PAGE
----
Overall, I really enjoyed this book. It was funny, interesting, easy to read, and left me feeling good. As I said, I would definitely recommend this book to people in their 20s whose lives may not be playing out as they had planned.

7. Rachel Dratch – Girl Walks Into a Bar

I feel like it’s been a while since I’ve posted on here. The past week was filled with spending as much time as I could with my boyfriend before I had to leave for school, moving back to school, settling in with my new roommate, and then dealing with the first week of classes. Moving back to school is always really hard for me so I’ve been feeling kind of down lately. Long distance relationships suck no matter how far the distance is, but I’m trying to be grateful that I’m only 4 hours away and I get to see my boyfriend at least once a month.

It’s been a hectic week to say the least, but since it’s the weekend now, I’ve finally had some downtime to read in between showing my new roommate around the town. I had started Girl Walks Into a Bar by Rachel Dratch before I left for school, but only got about 10 pages in, so I basically read the whole thing this weekend.

You probably know Rachel Dratch from SNL (she played Debbie Downer in one of the funniest skits I’ve ever seen) or maybe some small roles she’s had in a few Adam Sandler movies.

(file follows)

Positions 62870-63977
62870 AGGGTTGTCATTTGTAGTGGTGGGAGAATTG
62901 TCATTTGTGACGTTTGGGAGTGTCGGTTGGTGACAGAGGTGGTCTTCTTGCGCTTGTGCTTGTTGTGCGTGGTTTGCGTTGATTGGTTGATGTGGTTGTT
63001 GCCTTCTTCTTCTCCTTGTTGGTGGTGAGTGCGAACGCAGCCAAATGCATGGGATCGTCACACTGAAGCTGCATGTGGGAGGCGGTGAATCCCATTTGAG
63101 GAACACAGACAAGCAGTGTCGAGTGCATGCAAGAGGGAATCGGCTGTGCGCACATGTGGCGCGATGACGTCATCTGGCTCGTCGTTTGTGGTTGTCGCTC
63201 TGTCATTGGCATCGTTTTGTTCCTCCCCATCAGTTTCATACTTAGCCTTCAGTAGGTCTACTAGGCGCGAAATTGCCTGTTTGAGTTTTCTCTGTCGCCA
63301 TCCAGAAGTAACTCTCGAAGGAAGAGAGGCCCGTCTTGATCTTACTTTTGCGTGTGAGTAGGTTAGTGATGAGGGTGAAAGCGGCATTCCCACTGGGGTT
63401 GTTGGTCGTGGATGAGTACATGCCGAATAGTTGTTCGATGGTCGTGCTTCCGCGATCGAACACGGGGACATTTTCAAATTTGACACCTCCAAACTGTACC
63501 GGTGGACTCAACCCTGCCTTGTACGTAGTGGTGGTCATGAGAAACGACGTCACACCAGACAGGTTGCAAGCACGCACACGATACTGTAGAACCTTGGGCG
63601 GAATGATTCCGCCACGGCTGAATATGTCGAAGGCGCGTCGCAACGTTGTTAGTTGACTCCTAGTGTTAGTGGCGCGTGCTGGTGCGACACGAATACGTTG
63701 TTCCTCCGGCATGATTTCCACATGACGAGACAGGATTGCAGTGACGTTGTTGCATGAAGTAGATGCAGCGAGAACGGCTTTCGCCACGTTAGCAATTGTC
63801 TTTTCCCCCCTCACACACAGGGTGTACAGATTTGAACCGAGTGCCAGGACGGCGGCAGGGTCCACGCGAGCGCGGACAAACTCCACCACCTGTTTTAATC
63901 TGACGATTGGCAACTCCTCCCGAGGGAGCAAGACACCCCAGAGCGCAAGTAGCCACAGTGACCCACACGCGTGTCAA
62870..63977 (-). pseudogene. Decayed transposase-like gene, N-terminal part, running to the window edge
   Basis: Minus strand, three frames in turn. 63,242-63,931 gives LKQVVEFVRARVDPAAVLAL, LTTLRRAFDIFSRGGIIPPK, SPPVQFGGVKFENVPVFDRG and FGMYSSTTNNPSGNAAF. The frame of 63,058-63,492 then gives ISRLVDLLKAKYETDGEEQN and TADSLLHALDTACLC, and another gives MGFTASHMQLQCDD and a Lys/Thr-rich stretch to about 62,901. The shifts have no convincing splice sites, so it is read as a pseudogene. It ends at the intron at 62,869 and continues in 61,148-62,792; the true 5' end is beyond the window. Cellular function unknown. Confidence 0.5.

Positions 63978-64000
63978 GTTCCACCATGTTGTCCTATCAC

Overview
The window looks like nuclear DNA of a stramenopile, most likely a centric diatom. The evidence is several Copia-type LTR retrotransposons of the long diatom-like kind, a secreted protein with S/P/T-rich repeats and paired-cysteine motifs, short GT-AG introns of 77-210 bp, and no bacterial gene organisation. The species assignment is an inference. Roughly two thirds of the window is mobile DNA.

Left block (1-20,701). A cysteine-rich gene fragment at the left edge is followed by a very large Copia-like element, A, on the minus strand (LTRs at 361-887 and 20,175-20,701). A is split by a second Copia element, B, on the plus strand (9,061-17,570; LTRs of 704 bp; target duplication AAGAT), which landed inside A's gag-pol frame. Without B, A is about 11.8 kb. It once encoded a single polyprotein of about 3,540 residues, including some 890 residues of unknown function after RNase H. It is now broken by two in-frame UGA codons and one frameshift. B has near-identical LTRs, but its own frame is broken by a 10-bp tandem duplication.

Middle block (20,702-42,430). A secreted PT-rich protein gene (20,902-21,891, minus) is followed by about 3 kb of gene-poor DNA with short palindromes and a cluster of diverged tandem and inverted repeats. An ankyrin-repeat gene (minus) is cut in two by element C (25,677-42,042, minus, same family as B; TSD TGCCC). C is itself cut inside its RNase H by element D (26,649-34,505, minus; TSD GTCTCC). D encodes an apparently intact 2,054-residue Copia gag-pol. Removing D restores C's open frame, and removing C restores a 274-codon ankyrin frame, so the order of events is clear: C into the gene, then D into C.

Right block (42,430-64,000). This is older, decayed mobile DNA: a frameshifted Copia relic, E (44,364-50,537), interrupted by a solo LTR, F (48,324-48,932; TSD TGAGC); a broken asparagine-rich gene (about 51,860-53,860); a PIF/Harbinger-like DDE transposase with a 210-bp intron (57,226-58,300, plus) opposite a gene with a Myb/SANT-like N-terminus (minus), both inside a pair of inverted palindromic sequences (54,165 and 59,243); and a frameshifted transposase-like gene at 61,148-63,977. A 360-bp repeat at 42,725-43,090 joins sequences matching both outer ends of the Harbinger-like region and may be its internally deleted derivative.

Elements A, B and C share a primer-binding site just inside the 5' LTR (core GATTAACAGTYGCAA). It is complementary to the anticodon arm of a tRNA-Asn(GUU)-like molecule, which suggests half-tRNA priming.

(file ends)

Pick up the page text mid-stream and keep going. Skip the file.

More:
Her memoir goes through her college days, moving to Chicago to do improv shows, moving on to SNL, and she talks about her love life and experiences in dating. Basically the book is a log of her life told as a story.

Rachel Dratch - Girl Walks Into A Bar (photo taken by me)
Rachel Dratch – Girl Walks Into A Bar (photo taken by me)

I’m still not so sure how I feel about this book. Usually, I love memoirs, especially when they’re written by comedians. However, from the start, Girl Walks Into a Bar struggled to get me hooked. The story was pretty fun and interesting, everything I would expect a comedian’s memoir to be, but I just didn’t have a real interest in reading it. As I’ve mentioned in some of my other posts, a lot of books have me hooked and I don’t want to put them down, but this one I kind of just read through to get it over with.

One thing I did really like about this book was the ending. Dratch writes at the end that she wishes there was a way to package the story up with a nice bow and present it as the end of the story, but she can’t. However, I really felt like it was all tied together at the end and it had a really nice ending.

Her story is also a very happy one. At the beginning, you see Dratch struggling as a comedian and later in the story you hear about her troubles finding love. But by the end of the book, she’s in a happy place. Sure, she admits that she doesn’t actually have it all figured out and that she’s just taking life as it comes at her, but I like that. I like seeing that she has a happy and fulfilled life but that she isn’t always 100% sure of what she’s doing. It makes me feel like it’s okay not to know exactly what you’re doing or that maybe it’s okay to not have a set plan.

Although I struggled to stay interested in the book, at the end, it made me feel happy, and because of that, I liked it.